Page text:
South Sudan Rebels Seize Oil Wells As Mediators Seek Talks


Rebels in South Sudan have seized some oil wells and may damage them, the petroleum ministry said, as African leaders met President Salva Kiir to try to mediate an end to nearly two weeks of fighting in the world's newest state.

Kenya's President Uhuru Kenyatta and Ethiopian Prime Minister Hailemariam Desalegn spoke with Kiir in the capital Juba amid fears that violence in South Sudan could mount and plunge the country into an ethnic-based civil war.

"The meeting with the president (Kiir)...was very constructive and very candid," Ethiopian Foreign Minister Tedros Adhanom told reporters.

It was not clear whether the delegation also met the rebel leader, former vice president Riek Machar.

The violence which erupted in the capital Juba on Dec. 15 has quickly spread to oil producing regions and beyond, dividing the landlocked country of 10.8 million along ethnic lines of the Nuer - Machar's people - and the Dinka to whom Kiir belongs.

Petroleum Minister Stephen Dhieu Dau said rebels loyal to Machar, who was sacked by Kiir in July, have captured oil wells in Unity state, where production was shut down earlier this week due to fighting.

"Some oil wells are in the hands of rebel soldiers loyal to former vice president Riek Machar and we fear they may cause damage to the facilities and the environment," Dau told Reuters.

Rebels and government troops also clashed in the capital of the major oil producing state, Upper Nile, for the third day in a row, army spokesman Philip Aguer said.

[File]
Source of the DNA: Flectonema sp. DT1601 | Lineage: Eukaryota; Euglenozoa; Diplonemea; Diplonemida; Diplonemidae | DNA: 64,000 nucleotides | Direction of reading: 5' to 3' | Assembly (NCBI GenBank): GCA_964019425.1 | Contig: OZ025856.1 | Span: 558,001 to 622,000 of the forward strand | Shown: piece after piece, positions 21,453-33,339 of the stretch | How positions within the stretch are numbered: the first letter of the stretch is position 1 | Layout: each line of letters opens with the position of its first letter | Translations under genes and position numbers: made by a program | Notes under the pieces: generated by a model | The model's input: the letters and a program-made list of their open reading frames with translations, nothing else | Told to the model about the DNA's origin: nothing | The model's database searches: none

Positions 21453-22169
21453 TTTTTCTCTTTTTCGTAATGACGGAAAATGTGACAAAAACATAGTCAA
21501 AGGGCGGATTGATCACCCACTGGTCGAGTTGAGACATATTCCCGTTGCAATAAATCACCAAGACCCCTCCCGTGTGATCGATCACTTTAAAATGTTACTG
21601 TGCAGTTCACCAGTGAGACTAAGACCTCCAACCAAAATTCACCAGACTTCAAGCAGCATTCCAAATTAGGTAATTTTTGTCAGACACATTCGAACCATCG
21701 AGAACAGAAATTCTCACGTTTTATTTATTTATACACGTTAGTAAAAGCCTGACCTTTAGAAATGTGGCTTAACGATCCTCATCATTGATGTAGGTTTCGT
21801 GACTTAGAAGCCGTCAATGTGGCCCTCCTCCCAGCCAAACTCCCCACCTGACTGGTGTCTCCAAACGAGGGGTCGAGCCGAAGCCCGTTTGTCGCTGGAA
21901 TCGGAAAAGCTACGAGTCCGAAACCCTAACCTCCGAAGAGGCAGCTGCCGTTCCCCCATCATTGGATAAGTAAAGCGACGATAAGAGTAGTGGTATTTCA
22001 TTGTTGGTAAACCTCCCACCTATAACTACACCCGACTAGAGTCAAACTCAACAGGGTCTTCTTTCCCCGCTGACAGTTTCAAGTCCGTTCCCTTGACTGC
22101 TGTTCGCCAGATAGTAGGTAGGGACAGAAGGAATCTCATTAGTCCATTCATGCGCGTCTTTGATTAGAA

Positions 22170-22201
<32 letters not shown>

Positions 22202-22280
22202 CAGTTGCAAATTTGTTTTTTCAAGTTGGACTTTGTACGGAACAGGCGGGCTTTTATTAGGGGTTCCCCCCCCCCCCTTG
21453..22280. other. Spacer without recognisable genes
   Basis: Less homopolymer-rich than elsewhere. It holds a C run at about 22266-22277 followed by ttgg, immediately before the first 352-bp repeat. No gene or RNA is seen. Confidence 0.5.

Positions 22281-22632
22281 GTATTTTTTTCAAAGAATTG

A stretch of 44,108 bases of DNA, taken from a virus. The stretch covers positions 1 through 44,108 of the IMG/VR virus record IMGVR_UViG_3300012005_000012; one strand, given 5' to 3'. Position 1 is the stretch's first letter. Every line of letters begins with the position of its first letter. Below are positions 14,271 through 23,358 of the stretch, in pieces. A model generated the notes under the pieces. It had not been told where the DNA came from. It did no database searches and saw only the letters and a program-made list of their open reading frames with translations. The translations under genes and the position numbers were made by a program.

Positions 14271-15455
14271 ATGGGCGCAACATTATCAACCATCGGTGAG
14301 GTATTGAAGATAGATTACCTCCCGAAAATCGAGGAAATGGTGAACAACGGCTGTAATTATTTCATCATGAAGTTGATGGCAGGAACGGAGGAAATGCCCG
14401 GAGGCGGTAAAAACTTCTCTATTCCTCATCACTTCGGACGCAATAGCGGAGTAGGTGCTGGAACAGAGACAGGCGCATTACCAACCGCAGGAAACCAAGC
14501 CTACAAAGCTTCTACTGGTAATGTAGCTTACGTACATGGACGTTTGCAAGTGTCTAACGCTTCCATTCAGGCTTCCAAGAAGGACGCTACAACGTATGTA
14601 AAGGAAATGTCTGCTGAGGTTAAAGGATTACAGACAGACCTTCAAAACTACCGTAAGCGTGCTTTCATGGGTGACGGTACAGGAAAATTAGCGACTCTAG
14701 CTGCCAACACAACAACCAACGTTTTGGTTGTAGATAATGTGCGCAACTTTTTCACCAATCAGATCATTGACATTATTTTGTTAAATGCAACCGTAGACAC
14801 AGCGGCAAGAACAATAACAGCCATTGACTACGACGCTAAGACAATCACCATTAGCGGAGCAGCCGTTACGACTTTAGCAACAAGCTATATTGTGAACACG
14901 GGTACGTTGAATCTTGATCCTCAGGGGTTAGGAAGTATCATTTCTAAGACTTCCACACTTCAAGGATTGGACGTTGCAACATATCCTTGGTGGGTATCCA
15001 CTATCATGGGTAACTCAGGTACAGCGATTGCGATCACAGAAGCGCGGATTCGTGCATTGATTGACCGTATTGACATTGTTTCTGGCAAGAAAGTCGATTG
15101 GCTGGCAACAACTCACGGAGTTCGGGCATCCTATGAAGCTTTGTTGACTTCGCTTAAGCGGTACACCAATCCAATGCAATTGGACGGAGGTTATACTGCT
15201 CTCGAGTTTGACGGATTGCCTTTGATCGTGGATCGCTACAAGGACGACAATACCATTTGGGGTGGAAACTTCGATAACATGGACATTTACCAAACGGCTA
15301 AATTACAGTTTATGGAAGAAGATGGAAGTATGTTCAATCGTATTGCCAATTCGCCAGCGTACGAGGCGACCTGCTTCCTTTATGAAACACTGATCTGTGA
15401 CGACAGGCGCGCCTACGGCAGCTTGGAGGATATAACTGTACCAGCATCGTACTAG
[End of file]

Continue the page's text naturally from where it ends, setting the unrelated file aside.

"They control half of the (Malakal) town and government troops control the other half. They will be defeated soon," Aguer said by telephone. The United Nations said fighting was taking place in half of South Sudan's 10 states.

Dau said oil output, which fell by nearly a fifth to 200,000 barrels per day when Unity state oil fields shut down, has not been affected by clashes in Malakal. Most of South Sudan's oil is pumped in the Upper Nile region.

The United Nations said on Thursday about 58,000 civilians have sought refuge in its compounds across South Sudan, a country which gained independence from Sudan in 2011.

The U.N. said it hoped within the next 48 hours to begin receiving critical reinforcements of military hardware and personnel for its overstretched peacekeeping mission.

China, which has significant oil interests in South Sudan, said on Thursday it would send its special envoy for Africa to help bring about talks between Kiir and Machar.

"China is highly concerned about the evolving situation in South Sudan," Foreign Minister Wang Yi said.

Western powers and east African states, keen to prevent more chaos in a fragile region, have not been able to get Kiir to meet Machar, who told Reuters on Monday he was "in the bush".

(Writing by Drazen Jorgic; Editing by Anthony Barker)


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